Cabaret That Skewers Holiday Clichés

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Rachel Syme
Staff writer

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In April, the Library of Congress made its annual selection of twenty-five songs to preserve as part of the National Recording Registry. In order for a song to make the archive, it must demonstrate “cultural, historical or aesthetic importance in the nation’s recorded sound heritage”—so it makes total sense that Mariah Carey’s 1994 holiday bop “All I Want for Christmas Is You” made the cut. Nearly thirty years after the song emerged, it continues to own the seasonal aesthetics in this country. (See: the dozens of memes about the fact that the track becomes ubiquitous between Halloween and New Year’s.) Carey herself is all in on the joke; for the past few years, on Nov. 1, she has posted a whimsical video on social media announcing the return of #MariahSZN. (This year’s showed Carey breaking out of a block of solid ice, squealing, “It’s Tiiiiime!,” while wearing a spandex Santa suit.) The gag is not new, and yet I admit that I cannot truly get into the holiday spirit until I hear the dulcet tones of the song’s glockenspiel intro. This winter, Carey is fully leaning into her Queen Frostine status by putting on a North American arena tour called “Merry Christmas One and All!” She stops by Madison Square Garden on both Dec. 9 and Dec. 17, with a set list that includes “Silent Night,” “Joy to the World,” and “Christmas (Baby, Please Come Home).”

Photograph by Gilbert Flores / Getty

There is so much to do in New York City around the holidays, and much of it is cheesy as hell. But if there is any time to embrace your inner cornball, it is the season of popcorn garlands and latke grease. Channel your inner Carey and give in. Do a silly thing this year. Here is a random selection (in no particular order) of festive December events: the Feast of Seven Fishes dinner at Roman’s, in Fort Greene (Dec. 23); the Brooklyn Chamber Orchestra and New York Choral Society’s “A Very Merry Brooklyn” concert at St. Ann & the Holy Trinity (Dec. 16); a pop-up bar called Miracle on 9th Street that is open only in November and December and serves a drink with minty amaro and coco pandan called the Christmas Cricket; Shalom Japan’s annual Miyazaki Films and Hot Pot dinners (Dec. 24-25); the actor John Kevin Jones’s legendary “A Christmas Carol” recitation at the Merchant’s House (through Dec. 24); a pop-up holiday tiki bar called Grinchy’s, in Bushwick; Aaron Jackson and Josh Sharp’s very funny “A Gay Show for All People Christmas Spooktacular,” at the Bell House (Dec. 20-21); the New York Pops’ annual Christmas show, at Carnegie Hall, this year featuring the baritone Norm Lewis (Dec. 22-23); a creepy “Krampus”-themed pop-up bar in Brooklyn for all the holiday goths (Someday Bar, through Dec. 31); the Celtic “Pipes of Christmas” extravaganza (Madison Avenue Presbyterian, Dec.16); “Lightscape,” at the Brooklyn Botanic Garden (through Jan. 1); “The Muppet Christmas Carol,” at Film Forum (Dec. 17); and Ralph Lauren’s holiday-themed coffee truck at Rockefeller Center.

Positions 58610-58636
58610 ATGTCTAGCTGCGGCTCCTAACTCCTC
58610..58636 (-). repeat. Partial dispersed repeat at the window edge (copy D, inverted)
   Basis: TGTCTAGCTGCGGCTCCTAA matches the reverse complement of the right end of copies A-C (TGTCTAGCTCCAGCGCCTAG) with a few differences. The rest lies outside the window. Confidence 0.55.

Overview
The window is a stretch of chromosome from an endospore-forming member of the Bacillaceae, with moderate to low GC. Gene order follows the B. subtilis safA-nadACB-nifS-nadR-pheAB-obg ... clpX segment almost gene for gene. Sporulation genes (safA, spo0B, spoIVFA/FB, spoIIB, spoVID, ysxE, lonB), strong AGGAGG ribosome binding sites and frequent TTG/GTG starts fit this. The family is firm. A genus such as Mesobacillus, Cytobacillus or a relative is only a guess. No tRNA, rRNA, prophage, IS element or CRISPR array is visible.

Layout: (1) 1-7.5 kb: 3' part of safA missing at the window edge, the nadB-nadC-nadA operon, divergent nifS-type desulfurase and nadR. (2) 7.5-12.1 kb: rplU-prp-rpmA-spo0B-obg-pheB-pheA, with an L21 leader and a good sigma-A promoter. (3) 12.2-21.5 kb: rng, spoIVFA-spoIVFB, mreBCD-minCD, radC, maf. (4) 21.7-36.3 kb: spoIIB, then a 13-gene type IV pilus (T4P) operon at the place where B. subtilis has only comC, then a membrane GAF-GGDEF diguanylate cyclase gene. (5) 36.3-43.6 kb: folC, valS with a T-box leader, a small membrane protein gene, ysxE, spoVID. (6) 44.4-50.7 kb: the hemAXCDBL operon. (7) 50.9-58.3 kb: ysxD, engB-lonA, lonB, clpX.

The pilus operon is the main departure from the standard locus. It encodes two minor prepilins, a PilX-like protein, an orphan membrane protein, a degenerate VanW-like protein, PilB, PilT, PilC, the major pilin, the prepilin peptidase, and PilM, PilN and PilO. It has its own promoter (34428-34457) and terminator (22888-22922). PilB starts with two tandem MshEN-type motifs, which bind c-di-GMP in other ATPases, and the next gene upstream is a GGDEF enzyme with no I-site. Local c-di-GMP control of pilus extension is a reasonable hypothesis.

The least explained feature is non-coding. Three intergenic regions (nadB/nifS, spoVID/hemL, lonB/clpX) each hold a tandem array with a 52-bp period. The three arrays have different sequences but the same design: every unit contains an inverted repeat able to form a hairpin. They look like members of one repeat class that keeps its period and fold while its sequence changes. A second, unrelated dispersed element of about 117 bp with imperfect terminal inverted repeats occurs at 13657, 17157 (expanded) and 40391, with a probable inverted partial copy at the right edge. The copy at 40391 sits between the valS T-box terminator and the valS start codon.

Go make Mariah proud.


Illustration by Maria-Ines GulCabaret

The snug music-and-dinner venue Joe’s Pub has a sweet-and-salty lineup for audiences who want to mark the holidays with a tweak to the season’s perpetual wonder and sincerity. Justin Vivian Bond (Dec. 19-21) and Sandra Bernhard (Dec. 26-31), master storytellers at the intersection of mordant comedy and song, share deadpan anecdotes from family life and festivities past. Julia Mattison and Joel Waggoner, the unhinged parodists behind the Instagram account Advent Carolndar, skewer holiday clichés with note-perfect mimicries of Stephen Sondheim and Christian pop (Dec. 21-22). Murray Hill, the professional nice guy whose optimism lifts the HBO series “Somebody Somewhere” (Dec. 12-16), and Eva Noblezada, who takes audiences to her own “Winter Delululand” (Dec. 18-20), round out the offerings.—Oussama Zahr

About Town

Off Broadway

The Tony Award-winning Gavin Creel’s “Walk On Through: Confessions of a Museum Novice” started as a commission by the Metropolitan Museum of Art to respond to its galleries; it’s since developed into a hundred-minute, seventeen-song cycle, directed by Linda Goodrich, heavy on the slides. The charm-juggernaut Creel cracks wise—“Hey! Look! I’m believing in art / Am I smart?”—and boings around, pogoing over his piano, growing sombre about a breakup, then exploding again with lust for, say, classical sculpture. (One marble butt gets a “Boop!”) The overlong autobiographical stuff doesn’t always hang convincingly alongside his Met observations, but amid the welter of material several songs glow: gilded moments of sympathy, when his careful ear seems to hear something in the paint.—Helen Shaw (Robert W. Wilson MCC Theatre Space; through Jan. 7.)

Experimental Music

For more than forty years, the sound composer William Basinski has experimented with antiquated audio machinery, primarily tape decks; with the album “Shortwavemusic,” from 1998, Basinski began to release recordings from his archive of stirring electronic music. “The Disintegration Loops” (2002-03) assembled and recorded degraded tape loops that deteriorated further as they played. His work since has only deepened his affinity for distortion, as in “On Time Out of Time” (2019), which samples audio of two black holes merging. Basinski and the ambient artist claire rousay perform in collaboration with the string duo LEYA.—Sheldon Pearce (Pioneer Works; Dec. 14.)